Capacitors

Ragin Cajun

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I need to find out about caps in guitar wiring. Specifically the Telecaster. Current wiring diagrams have a .047 cap going from the third lug of the volume pot to the middle lug of the tone pot and grounded on either of the pots. but i discovered 2 diagrams, one named "1953 Telecaster" which have 2 caps, 1 from the 4th lug on the right side of the switch to the volume pot, and a second in the same position as the .047 in the standard diagram. The value of the 2 pots is not designated. what's the difference And , in the 2 cap diagrams, what value are the pots? both .047 or .022 or mixed?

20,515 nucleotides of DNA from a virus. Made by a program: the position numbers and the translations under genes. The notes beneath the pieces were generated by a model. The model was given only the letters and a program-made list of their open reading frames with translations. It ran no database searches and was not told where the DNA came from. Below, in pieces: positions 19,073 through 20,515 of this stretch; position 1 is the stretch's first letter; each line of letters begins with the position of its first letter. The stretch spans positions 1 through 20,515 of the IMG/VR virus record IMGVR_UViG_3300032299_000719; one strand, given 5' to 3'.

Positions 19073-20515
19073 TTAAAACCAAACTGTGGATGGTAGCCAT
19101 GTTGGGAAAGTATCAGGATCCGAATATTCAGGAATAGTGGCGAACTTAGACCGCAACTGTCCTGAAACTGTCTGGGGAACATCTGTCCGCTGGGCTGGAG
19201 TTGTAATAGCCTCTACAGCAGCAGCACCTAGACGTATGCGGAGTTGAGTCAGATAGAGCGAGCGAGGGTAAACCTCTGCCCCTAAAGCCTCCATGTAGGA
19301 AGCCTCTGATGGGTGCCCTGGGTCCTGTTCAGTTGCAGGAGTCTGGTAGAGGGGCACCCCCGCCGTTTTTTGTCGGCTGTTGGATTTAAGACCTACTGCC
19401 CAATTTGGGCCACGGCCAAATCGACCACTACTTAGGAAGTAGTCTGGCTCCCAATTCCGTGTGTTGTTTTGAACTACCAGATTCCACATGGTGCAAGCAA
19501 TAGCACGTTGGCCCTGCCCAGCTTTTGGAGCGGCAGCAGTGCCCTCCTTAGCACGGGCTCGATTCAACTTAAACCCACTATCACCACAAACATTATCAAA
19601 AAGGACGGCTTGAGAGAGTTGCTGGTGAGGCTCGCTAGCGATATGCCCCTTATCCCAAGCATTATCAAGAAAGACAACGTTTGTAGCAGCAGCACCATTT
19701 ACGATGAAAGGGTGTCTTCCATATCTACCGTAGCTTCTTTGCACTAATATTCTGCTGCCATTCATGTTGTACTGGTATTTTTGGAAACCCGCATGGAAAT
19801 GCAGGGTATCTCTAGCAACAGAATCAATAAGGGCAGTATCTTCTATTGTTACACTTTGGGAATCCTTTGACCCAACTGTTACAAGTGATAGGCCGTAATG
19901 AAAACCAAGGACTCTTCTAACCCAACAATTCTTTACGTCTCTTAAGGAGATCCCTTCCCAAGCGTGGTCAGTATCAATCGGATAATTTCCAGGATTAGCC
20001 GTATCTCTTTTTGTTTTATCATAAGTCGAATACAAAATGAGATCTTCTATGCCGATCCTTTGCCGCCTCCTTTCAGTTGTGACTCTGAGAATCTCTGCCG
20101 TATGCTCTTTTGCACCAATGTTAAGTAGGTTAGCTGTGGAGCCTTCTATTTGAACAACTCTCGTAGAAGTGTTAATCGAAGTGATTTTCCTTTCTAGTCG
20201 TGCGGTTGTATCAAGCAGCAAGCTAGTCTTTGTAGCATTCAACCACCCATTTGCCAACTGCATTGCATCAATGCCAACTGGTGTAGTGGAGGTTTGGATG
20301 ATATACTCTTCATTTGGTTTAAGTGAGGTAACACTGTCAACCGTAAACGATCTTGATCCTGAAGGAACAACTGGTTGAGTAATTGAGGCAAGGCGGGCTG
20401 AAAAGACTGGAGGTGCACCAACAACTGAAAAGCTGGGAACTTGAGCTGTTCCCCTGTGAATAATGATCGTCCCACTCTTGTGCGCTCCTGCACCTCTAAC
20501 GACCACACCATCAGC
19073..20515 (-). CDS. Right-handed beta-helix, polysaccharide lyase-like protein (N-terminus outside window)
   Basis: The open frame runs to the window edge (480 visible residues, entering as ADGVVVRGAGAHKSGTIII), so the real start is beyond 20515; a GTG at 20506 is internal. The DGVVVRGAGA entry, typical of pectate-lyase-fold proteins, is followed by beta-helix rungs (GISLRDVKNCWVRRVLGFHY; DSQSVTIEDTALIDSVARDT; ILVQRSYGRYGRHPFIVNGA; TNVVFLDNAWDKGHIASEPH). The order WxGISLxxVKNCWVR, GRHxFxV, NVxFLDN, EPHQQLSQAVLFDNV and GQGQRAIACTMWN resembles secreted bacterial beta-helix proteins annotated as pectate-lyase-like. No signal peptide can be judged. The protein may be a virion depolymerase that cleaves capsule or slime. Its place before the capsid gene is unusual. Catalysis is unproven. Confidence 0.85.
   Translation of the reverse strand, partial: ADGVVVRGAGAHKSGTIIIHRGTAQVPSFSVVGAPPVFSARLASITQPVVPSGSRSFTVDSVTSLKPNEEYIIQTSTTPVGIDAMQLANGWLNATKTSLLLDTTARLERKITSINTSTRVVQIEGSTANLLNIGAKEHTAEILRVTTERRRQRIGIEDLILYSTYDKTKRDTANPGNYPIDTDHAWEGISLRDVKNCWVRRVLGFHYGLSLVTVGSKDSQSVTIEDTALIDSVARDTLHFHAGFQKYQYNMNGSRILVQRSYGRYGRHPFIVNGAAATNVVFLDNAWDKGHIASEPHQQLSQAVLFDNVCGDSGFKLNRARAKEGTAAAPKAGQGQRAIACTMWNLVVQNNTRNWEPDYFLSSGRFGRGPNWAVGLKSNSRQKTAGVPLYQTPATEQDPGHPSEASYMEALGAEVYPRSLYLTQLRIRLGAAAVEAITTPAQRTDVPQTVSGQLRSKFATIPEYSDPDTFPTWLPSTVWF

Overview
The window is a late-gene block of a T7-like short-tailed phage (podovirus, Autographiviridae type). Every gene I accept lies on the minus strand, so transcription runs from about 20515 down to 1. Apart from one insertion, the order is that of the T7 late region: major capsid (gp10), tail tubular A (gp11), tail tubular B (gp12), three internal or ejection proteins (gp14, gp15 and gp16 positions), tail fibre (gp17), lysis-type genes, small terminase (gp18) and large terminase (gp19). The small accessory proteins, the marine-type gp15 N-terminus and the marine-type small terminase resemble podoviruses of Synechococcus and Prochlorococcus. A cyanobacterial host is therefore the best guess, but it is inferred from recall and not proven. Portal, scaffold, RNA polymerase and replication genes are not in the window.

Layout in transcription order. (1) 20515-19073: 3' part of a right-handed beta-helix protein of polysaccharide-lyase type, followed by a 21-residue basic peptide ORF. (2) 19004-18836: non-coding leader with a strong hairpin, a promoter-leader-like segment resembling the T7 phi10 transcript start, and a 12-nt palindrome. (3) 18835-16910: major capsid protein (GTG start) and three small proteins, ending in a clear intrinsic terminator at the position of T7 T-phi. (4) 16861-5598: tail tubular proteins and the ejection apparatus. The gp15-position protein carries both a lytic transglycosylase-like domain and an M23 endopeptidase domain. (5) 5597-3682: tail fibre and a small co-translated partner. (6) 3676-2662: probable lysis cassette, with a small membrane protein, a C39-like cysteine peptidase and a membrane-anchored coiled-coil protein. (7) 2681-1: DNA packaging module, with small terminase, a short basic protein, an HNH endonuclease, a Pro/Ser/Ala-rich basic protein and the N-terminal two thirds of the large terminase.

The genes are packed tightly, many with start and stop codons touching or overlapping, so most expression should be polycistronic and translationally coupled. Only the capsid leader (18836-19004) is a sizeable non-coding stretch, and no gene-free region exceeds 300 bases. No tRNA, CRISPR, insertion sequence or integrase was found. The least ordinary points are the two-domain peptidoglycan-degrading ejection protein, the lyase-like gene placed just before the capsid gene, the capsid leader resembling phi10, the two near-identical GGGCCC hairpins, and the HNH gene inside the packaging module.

thanks
 

warrent

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I need to find out about caps in guitar wiring. Specifically the Telecaster. Current wiring diagrams have a .047 cap going from the third lug of the volume pot to the middle lug of the tone pot and grounded on either of the pots. but i discovered 2 diagrams, one named "1953 Telecaster" which have 2 caps, 1 from the 4th lug on the right side of the switch to the volume pot, and a second in the same position as the .047 in the standard diagram. The value of the 2 pots is not designated. what's the difference And , in the 2 cap diagrams, what value are the pots? both .047 or .022 or mixed?
thanks
these should explain it for you:
https://www.premierguitar.com/articles/Factory_Telecaster_Wirings_Pt_1
https://www.premierguitar.com/articles/19301-factory-telecaster-wirings-pt-2
 

440mhz